As for Russia, Tsar Alexander I was not willing to accept French dominion over Europe. Besides, he still honored his military pact with Prussia. Realizing that the Russians would have to be dealt with sooner or later, Napoleon quickly decided on the former option. After allowing his troops a brief respite during which he formulated his battle plans, the Emperor launched six corps of the Grande Armée across the Oder River into Poland. His objective was to reach the west bank of the Vistula River where he would occupy a line from Thorn to Warsaw. If there were no major offensive movements from the Russians, the Grande Armée could safely winter in this region where it would be in a favorable position to renew the campaign the following spring. Such a maneuver would, he hoped, not only halt further Prussian attempts at mobilization in the region, but also excite the Polish provinces into open revolt. Although his six corps were widely scattered owing to their pursuit of various fleeing Prussian detachments, Napoleon nevertheless gave the order to cross the Oder and advance on the Vistula.

The Russians, under the orders of Tsar Alexander, had committed two field armies totaling some 105,000 men to support Prussia. The first of these armies, roughly 60,000 strong, was under the command of General Levin A.T. Bennigsen, a German in Russian service. The original plan was for the Prussians to await the arrival of the Russian forces before they engaged Napoleon. The Prussians, however, convinced of their martial superiority, attacked before the Russians could arrive to support them and were decisively defeated at Jena and Auerstadt. When Bennigsen learned of Prussia’s defeat, his army had only reached the town of Grodno on the Russian frontier in Poland. The news of the disaster at Jena, combined with his orders not to cross the Vistula, convinced Bennigsen that his best option was to withdraw and cover Warsaw in an effort to buy time for Field Marshal Friedrich Buxhowden to assemble his 45,000-man army near Koenigsberg and then effect a union of the two armies. This would also give Lestocq’s Prussian corps a chance to join with the Russian forces.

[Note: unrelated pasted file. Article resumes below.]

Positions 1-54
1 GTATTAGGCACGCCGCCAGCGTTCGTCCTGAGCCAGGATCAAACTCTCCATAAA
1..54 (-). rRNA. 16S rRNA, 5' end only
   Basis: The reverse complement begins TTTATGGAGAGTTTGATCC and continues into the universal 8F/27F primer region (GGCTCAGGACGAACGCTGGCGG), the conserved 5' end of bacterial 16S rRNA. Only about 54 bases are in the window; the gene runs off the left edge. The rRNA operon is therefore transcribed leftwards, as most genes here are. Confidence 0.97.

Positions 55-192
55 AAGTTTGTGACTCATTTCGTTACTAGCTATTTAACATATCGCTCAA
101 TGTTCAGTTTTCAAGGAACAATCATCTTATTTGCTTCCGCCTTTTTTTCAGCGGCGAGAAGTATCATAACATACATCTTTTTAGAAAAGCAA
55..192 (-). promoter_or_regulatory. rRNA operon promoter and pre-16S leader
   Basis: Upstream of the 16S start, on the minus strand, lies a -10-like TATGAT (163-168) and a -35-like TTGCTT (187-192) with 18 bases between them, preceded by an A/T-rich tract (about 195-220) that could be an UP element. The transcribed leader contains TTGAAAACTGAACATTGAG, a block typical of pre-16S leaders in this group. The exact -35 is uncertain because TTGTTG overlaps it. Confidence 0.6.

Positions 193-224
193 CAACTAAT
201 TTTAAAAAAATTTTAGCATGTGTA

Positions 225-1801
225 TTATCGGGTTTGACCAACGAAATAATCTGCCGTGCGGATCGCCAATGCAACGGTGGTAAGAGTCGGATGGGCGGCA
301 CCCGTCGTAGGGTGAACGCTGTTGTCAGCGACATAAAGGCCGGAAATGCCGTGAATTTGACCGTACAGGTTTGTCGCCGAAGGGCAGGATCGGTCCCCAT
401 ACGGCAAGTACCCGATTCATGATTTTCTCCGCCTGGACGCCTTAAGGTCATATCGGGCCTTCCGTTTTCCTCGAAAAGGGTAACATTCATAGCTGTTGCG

Upon learning of Bennigsen’s withdrawal from Warsaw, Napoleon correctly guessed that the Russian commander would attempt to take up a position between the Ukra and Narew Rivers, there to ultimately join with Buxhowden and Lestocq. He therefore ordered his army in pursuit with the objective of catching and defeating Bennigsen before he could unite with Lestocq’s Prussians or Buxhowden’s Russians. On December 15, Napoleon learned that Bennigsen and Buxhowden had united but were still continuing to retire from him. This maneuver resulted in two indecisive battles at Pultusk and Golymin on December 26. As a consequence of these actions, Napoleon called off his advance and the army retired into winter quarters.

The army would not stay long in winter quarters, however, because near the end of January 1807, Napoleon learned that Bennigsen had launched an unexpected attack against elements of two French corps. Napoleon discovered that, contrary to his orders, Marshal Michel Ney had moved his VI Corps forward through the Polish lakeland regions. Although Ney had made this move in an effort to find forage for his corps, the fact remained that Bennigsen viewed the VI Corps’ movement as a renewal of French operations against him. Napoleon was furious when he learned that the army’s wintering was being interrupted by a Russian offensive prompted by Ney. Over the next several days the dispatches sent to Ney from Marshal Louis-Alexandre Berthier, the chief of staff, were filled with the Emperor’s displeasure. Left with no other alternative, on January 27 Napoleon ordered out the army to deal with Bennigsen’s attack. “The Emperor does not wish to re-occupy his winter quarters before he has destroyed the enemy.” Despite the Emperor’s wishes there would be a winter campaign after all.

French cuirassiers bear down on Russian infantry at the height of the battle, turning back an advance that might have wrecked the French line.
French cuirassiers bear down on Russian infantry at the height of the battle, turning back an advance that might have wrecked the French line.

Bennigsen’s Amazing Stroke of Luck